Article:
If the recreational area did occupy 140 acres, this Google satellite photo shows just how big 140 acres would be. I'm blindly guessing about the boundaries - I'd be amazed if they were not quite different. This is a "size" and not a "boundary" demonstration. The pink item shows the new Crosstown.

HISTORY. From this article at the Oklahoma City Metropolitan Library System (you may have to click your Refresh button once there).
Delmar Garden
By Larry Johnson

Delmar Garden was the premiere playground for Oklahoma City in the first decade of the Twentieth Century. Located on the north side of the North Canadian River at Noble (now SW 3rd) and S Western, Delmar Garden was built by Greek immigrant John Sinopoulo in 1902. Sinopoulo came from St. Louis and fashioned Delmar Garden after a park of the same name there. The recreation spot featured a dance pavilion, outdoor dining, a horse racing track, a beer garden, theatre and amusement rides.

Famous performers include Lon Chaney, Buster Keaton, and boxer John L. Sullivan. While not a true "trolley park" like Belle Isle would be, Delmar Garden had a close relationship with the street car system and thousands of riders visited the park every year. Delmar Garden eventually fell victim to prohibition after statehood in 1907 and the capricious North Canadian River, which flooded the area regularly, and closed in 1910. The Public Market now stands on part of the original Delmar property.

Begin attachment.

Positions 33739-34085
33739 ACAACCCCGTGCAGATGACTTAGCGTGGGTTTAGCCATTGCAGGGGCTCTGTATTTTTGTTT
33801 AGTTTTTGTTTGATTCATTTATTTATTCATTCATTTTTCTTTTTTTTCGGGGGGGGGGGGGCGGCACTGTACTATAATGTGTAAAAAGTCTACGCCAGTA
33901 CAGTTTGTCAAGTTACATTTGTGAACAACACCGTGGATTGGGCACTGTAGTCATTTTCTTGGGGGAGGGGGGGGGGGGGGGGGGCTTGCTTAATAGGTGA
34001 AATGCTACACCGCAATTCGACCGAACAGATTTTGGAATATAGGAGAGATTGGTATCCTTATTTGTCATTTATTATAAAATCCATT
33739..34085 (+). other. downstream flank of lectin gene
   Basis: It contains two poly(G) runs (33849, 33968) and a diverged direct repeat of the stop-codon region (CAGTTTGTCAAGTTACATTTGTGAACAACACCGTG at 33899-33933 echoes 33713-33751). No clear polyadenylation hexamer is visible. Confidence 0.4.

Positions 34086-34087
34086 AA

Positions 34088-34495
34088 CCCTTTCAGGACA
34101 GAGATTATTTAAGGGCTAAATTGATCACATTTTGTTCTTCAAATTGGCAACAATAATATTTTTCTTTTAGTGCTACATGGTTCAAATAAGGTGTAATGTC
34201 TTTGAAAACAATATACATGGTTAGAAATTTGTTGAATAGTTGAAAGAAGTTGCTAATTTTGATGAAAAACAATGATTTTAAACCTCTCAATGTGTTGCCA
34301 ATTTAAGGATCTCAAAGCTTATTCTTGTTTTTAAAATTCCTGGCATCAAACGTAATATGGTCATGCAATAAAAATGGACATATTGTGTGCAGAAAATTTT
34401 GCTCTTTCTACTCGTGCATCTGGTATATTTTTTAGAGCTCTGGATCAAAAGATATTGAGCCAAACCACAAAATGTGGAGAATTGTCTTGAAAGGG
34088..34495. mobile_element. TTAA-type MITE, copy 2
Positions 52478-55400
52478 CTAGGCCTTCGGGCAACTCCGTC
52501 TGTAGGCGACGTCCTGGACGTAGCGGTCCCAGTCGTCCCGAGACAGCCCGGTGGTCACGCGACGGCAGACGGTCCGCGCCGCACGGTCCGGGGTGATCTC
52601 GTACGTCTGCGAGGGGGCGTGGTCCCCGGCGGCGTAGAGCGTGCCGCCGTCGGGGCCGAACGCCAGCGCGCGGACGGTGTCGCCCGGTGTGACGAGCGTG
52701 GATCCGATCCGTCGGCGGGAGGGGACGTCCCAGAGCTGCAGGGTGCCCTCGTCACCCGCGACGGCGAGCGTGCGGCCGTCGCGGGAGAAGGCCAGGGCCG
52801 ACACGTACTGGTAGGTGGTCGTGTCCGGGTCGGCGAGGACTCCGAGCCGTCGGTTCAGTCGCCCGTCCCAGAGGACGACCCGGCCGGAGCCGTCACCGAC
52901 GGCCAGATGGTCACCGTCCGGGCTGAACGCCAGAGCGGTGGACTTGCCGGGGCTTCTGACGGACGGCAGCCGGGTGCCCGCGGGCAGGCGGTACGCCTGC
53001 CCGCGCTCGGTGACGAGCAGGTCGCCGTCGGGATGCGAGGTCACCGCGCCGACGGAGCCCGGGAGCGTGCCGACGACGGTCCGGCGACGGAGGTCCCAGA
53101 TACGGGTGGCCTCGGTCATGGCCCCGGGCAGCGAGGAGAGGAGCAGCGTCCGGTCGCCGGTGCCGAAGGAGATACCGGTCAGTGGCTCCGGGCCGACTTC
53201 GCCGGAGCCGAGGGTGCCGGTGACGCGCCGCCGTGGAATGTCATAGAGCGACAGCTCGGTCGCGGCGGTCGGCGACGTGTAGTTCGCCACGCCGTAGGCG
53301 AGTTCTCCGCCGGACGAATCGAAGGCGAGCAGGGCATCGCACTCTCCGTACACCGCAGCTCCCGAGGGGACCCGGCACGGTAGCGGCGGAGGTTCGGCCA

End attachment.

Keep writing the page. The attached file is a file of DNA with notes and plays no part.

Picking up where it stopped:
A more colorful article was written by Jeff Chapman at Cinema Treasures:
Athel Boiter, a sweetheart of a man who was a film booker knowledgeable in theater lore, once told me the history of Delmar Garden Theater.

Mr. Boiter said that John Sinopoulo was a Greek immigrant who wanted to build a stylish amusement complex that held a uniting theme throughout a park setting. In 1902 Sinopoulo opened on the banks of the North Canadian River his Delmar Gardens Amusement Park, which was designed in elaborate Art Nouveau styling that blended blissfully with surrounding wooded acreage.